The very first version of the NPG (New Power Generation) Music Club launched on February 14, 2001. The Club first took the form of a downloadable player that would act as your download manager as well as media player. The fan would install the player on their harddrive, and then by joining the NPG Music Club they would their get monthly downloads through the player. Downloads included an hour long “Ahdio Show” (essentially a podcast) and 3 to 4 new Prince songs, often with accompanying videos. However, the downloadable player version of the NPG Music Club was short-lived as it was decided that a web-based approach would work better for Prince’s audience.
To hear more about what the Club had to offer, head over to NPG Music Club v2
Sam Jennings founded the NPG Music Club with Prince, and he worked with the software team during this initial phase. Here is what he had to say:
What direction were you given for the NPG Music Club Player?
We had been looking for a solution for selling Prince’s music for a long time by this point in 2000. One of the companies we talked with was RealAudio, who made the RealPlayer software. They were popular at the time and they had suggested opening a channel in the RealPlayer that would be your download manager and stream all of your Prince content. One thing to remember about 2000 was that Napster was a big issue at the time so there was concern around file-sharing. A self-contained player was one option to prevent that by creating a closed system. Things didn’t pan out with Real but another company, Tekadence, said they could do it independently. We liked the idea of doing this completely independent without being in the shell of another company.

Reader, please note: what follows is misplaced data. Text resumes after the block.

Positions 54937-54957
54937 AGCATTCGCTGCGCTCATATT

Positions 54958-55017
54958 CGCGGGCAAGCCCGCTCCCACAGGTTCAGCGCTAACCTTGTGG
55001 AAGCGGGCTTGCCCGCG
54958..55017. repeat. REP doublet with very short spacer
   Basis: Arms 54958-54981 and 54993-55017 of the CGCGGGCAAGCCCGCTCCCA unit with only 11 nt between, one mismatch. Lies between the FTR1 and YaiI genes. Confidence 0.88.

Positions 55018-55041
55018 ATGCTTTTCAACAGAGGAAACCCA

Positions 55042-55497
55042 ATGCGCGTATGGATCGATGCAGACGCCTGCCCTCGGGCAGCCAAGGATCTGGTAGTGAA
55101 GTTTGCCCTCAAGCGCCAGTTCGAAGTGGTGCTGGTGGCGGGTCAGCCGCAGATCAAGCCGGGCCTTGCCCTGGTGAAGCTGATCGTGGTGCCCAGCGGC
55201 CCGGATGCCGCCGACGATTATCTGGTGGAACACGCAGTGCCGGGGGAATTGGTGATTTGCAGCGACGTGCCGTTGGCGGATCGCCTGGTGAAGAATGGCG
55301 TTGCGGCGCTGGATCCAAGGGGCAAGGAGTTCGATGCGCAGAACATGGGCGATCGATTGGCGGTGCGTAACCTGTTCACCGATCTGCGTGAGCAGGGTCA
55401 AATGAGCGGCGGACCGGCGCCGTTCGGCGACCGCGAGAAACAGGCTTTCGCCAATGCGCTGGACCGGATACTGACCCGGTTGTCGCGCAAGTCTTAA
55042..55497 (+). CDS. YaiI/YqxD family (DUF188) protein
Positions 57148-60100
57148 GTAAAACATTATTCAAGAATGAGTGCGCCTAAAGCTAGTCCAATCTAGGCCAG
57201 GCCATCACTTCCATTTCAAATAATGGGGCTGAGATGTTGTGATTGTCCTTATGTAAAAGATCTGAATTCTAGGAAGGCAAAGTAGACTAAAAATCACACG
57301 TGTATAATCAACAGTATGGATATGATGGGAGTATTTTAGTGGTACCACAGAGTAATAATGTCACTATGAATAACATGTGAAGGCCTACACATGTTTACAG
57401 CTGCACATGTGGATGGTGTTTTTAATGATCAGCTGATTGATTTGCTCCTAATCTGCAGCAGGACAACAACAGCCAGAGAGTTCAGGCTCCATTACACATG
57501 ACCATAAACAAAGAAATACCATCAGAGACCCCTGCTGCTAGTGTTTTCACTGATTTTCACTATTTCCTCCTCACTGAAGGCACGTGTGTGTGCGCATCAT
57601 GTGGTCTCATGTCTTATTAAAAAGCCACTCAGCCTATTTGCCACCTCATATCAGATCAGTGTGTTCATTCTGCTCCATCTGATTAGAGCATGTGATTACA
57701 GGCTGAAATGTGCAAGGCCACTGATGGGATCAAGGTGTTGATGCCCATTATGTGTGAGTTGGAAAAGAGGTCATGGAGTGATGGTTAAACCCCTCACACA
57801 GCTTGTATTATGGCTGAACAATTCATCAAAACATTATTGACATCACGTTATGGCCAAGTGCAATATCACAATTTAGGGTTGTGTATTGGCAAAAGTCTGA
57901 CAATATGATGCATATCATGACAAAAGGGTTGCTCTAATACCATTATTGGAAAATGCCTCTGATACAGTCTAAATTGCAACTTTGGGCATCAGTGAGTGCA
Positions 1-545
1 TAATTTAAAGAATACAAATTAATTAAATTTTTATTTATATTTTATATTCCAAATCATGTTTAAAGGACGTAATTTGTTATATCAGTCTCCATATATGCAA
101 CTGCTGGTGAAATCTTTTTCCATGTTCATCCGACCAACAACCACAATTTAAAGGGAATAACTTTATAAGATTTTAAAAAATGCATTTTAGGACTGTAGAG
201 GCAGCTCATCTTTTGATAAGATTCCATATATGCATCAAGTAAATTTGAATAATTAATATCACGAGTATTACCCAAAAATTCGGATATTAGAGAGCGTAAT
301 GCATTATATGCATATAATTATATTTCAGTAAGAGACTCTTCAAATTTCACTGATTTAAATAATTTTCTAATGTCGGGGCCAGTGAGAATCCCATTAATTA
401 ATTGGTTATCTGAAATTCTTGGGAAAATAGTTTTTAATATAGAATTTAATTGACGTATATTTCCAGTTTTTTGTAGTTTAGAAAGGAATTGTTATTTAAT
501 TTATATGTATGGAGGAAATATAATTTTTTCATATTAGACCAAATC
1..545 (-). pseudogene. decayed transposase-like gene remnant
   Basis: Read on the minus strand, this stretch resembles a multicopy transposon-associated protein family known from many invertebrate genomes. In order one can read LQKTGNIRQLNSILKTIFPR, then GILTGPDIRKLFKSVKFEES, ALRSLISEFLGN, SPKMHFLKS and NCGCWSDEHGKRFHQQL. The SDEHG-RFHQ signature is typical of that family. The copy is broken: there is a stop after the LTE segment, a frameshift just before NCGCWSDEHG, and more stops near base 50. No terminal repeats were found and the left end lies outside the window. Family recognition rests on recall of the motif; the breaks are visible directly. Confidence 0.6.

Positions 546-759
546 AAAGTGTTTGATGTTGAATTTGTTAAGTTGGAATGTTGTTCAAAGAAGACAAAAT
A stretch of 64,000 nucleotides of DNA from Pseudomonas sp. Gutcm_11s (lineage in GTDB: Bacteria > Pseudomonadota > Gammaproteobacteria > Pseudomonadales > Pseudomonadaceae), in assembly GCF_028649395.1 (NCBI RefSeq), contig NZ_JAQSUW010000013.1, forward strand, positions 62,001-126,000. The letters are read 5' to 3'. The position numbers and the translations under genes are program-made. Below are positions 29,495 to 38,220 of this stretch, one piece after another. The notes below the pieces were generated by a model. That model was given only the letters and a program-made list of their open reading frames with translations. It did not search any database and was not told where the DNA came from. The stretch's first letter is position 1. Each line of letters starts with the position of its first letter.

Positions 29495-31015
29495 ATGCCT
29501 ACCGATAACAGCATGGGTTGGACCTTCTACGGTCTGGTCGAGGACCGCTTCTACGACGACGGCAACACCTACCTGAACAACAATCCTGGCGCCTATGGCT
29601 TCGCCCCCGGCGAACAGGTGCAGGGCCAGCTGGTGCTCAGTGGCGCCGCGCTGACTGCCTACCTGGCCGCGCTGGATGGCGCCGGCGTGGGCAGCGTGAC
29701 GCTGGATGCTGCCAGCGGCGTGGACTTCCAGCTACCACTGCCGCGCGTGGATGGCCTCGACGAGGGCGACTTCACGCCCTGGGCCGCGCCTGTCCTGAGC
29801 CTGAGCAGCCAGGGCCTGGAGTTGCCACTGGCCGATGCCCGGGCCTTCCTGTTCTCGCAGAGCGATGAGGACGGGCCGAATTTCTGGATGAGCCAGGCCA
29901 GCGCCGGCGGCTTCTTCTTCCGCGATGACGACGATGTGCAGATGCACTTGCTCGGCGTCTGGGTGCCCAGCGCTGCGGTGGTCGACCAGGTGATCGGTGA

Who helped you with the site? What was the process like?
Tekadence was a software startup in California founded by some of the guys that were behind the Emergency Broadcast Network (EBN), who had done a phenomenal video/musical mash-up piece called Telecommunication Breakdown in the mid-90s. They were really in to the ideas of breaking apart digital media and creating visual art webscripts to go with them. They had some far out concepts for us that were probably a little too far out for Prince. But they loved the idea of a “Prince Player” and we dove in.
What was your number one goal for the player, and how close did you get?
Once we decided on a subscription service for the NPG Music Club, our goal was to make something that would deliver the content in one place and have it be your one-stop for all things Prince music-related. It was a great concept, and it’s interesting that today we experience music mostly through closed software solutions like Spotify, Tidal, and Apple. But in 2000 there were just too many technology limitations to get over. Plus this is years and years before broadband, so most of Prince’s fans were limited with what they could do online. If we relaunched the NPG Music Club in 2016, I have a feeling we would’ve revisited an app solution.
What was you favorite and your least favorite part of the player?
I loved the concept at the time of a Prince-branded piece of software. It was very forward thinking, but ultimately it was just too ambitious. The software wasn’t smooth and it required too much of a learning curve from our audience. Plus the design didn’t quite fit IMO. We tried to improve it but it was too little too late.
Why did the player get discontinued?
It boils down to just being too complicated. Our audience wanted simplicity, and a software player that required a lengthy installation process on a wide variety of computers just wasn’t working.
If you could do it all over again, what would you do different?
I would have skipped this part and went straight to the simple web interface. Once we did that, it was smooth sailing.
Sam Jennings – Manager
Tekadence – Design and Developement